That’ll mean more slots at top universities for American students like Jaspal. Harvard, for instance, has more than 6,500 international students out of a total of 31,000. But apart from losing the exposure that comes from interacting with young minds from around the world, American students might also have to pay more, experts caution. A major source of revenue, international students brought in more than $45 billion to U.S. schools in 2018. Without that, universities will likely need to cut back on scholarships for those they do recruit — including domestic students. And the impact of the virus on universities will last well beyond the pandemic itself, say analysts.

The impact of fall 2020 will be felt for at least four years and may shift enrollment patterns for an extended period of time.

Scott Friedman, Deloitte Consulting

“This will not be a one-time challenge,” says Scott Friedman, a principal at Deloitte Consulting who specializes in the higher education industry. “The impact of fall 2020 will be felt for at least four years and may shift enrollment patterns for an extended period of time.”

That’s a view shared by Simon Marginson, professor of higher education at the University of Oxford, and not just for students coming to the U.S. — foreigners bound for universities in other countries may also revisit their options.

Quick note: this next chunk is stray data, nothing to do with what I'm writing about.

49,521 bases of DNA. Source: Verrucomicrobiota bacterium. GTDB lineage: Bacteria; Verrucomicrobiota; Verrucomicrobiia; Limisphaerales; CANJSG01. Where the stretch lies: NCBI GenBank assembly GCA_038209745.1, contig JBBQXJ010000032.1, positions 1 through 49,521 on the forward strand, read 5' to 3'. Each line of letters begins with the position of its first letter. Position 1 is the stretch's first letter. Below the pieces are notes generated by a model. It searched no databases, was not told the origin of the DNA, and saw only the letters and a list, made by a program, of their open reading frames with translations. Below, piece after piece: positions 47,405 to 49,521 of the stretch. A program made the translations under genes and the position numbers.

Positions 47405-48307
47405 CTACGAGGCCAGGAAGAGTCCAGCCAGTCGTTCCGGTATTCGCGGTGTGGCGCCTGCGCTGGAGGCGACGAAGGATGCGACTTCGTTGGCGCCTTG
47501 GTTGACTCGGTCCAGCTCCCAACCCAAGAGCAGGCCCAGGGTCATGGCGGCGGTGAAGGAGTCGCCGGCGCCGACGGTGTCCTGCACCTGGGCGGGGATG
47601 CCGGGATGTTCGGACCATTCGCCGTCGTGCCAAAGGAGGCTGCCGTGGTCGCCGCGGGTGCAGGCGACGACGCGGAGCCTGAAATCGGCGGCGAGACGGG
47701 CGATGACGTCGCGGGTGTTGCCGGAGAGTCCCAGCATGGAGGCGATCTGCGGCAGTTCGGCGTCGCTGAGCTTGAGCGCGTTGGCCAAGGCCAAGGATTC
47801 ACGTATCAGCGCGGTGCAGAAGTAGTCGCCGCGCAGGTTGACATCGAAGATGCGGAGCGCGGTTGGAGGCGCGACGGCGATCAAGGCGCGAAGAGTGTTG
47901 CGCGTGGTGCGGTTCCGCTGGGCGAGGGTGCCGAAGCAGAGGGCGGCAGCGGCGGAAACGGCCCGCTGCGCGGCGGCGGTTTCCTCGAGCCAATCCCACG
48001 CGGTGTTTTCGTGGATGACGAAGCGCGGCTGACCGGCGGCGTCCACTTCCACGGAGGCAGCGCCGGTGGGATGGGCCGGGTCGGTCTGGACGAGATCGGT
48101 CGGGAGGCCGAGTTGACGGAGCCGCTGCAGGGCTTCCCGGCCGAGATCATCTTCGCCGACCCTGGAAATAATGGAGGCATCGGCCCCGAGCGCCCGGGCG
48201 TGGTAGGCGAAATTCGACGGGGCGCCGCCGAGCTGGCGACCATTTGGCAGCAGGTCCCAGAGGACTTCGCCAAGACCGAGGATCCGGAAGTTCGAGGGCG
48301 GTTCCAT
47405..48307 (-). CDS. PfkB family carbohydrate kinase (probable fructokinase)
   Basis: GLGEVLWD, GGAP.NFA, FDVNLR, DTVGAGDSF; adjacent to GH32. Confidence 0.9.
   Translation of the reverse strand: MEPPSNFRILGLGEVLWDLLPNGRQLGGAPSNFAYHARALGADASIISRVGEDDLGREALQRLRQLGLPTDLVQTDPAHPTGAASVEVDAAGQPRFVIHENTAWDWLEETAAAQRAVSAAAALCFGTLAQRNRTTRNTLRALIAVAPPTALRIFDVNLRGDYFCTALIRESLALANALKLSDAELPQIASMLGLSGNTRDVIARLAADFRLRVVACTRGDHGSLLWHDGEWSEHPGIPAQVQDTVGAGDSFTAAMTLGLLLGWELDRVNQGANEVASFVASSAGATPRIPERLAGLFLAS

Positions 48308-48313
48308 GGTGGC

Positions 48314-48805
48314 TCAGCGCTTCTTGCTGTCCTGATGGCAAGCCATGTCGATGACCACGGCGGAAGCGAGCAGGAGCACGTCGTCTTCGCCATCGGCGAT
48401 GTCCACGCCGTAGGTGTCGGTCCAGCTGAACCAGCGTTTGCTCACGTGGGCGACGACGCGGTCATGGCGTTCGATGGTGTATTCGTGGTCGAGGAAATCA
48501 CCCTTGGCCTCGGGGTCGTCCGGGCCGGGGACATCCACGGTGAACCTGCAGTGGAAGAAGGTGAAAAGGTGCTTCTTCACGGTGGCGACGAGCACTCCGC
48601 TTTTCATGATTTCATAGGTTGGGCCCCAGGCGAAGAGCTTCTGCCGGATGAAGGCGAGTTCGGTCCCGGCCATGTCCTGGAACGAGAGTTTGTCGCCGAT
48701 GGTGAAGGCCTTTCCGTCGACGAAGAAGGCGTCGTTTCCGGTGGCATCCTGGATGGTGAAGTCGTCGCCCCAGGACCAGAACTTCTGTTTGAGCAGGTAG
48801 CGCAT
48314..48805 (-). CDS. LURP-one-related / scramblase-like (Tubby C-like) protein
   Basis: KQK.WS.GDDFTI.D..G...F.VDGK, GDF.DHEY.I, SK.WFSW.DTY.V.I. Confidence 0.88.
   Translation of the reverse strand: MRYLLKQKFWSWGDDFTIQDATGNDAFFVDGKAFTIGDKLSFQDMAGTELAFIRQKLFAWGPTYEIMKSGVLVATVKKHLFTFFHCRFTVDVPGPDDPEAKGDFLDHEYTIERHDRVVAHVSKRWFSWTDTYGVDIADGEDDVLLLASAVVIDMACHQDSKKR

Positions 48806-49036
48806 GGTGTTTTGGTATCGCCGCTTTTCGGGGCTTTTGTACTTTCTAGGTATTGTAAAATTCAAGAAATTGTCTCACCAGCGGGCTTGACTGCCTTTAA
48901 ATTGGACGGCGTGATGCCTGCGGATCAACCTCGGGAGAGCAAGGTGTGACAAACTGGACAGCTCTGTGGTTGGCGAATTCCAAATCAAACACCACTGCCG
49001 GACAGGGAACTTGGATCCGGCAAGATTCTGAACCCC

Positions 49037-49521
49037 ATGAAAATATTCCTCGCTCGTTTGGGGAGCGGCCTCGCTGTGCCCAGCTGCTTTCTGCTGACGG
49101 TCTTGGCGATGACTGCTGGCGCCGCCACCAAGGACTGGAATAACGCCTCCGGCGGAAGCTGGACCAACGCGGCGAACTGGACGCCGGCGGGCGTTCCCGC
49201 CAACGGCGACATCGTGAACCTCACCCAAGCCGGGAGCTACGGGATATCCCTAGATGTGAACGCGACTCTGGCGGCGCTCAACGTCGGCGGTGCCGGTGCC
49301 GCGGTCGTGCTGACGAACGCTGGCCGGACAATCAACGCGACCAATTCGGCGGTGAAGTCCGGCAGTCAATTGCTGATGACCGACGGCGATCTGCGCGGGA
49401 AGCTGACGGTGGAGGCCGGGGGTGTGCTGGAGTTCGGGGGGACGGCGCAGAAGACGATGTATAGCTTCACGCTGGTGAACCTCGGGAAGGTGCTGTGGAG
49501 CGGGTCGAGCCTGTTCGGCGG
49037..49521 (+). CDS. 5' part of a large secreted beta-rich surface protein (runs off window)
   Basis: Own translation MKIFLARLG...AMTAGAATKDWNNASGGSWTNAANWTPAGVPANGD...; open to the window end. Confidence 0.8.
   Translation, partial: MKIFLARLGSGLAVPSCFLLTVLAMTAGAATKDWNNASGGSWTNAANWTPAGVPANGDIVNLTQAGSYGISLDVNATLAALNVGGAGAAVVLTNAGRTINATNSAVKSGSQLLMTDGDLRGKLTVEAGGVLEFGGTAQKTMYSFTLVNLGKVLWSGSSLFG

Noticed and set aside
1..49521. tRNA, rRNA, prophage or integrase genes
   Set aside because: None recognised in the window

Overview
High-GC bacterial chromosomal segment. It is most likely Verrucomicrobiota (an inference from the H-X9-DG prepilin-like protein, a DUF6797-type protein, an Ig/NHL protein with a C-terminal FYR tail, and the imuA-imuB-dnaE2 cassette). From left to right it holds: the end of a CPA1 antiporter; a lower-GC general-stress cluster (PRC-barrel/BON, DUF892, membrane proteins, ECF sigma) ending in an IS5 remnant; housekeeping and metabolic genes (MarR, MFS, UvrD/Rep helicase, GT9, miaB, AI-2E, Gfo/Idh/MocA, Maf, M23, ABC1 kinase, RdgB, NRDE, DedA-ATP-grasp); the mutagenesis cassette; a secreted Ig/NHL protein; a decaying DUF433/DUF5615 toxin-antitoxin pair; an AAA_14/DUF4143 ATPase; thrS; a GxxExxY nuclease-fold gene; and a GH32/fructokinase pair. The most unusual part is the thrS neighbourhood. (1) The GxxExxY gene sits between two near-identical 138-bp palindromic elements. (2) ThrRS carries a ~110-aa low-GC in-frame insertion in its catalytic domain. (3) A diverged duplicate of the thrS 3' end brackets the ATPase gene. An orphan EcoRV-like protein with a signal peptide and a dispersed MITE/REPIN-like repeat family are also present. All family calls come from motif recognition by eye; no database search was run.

To be sure, not all universities will be impacted equally. Institutions in the “second or third tier” will struggle the most financially, says Marginson. “Ultimately, we may see consolidation among U.S. institutions,” adds Friedman. And while both agree that university coffers across the board will suffer, Marginson points out that “some scholarship money is fixed by regulation and the conditions governing bequests.”

But even top schools are worried. After the U.S. State Department suspended most visas last month, forcing almost all international students to pack up and leave, Harvard Business School (HBS) Admissions Director Chad Losee posted a blog “reaffirming our commitment to international students.” The HBS class of 2021 has 37 percent international students for the two-year program, and Losee said the school would help students get visas again once the current crisis fades. But he conceded a deeper concern: that many admitted students might not show up. HBS typically keeps a very short waitlist, but they would invite many more students to stay on the waitlist for fall 2020, he said.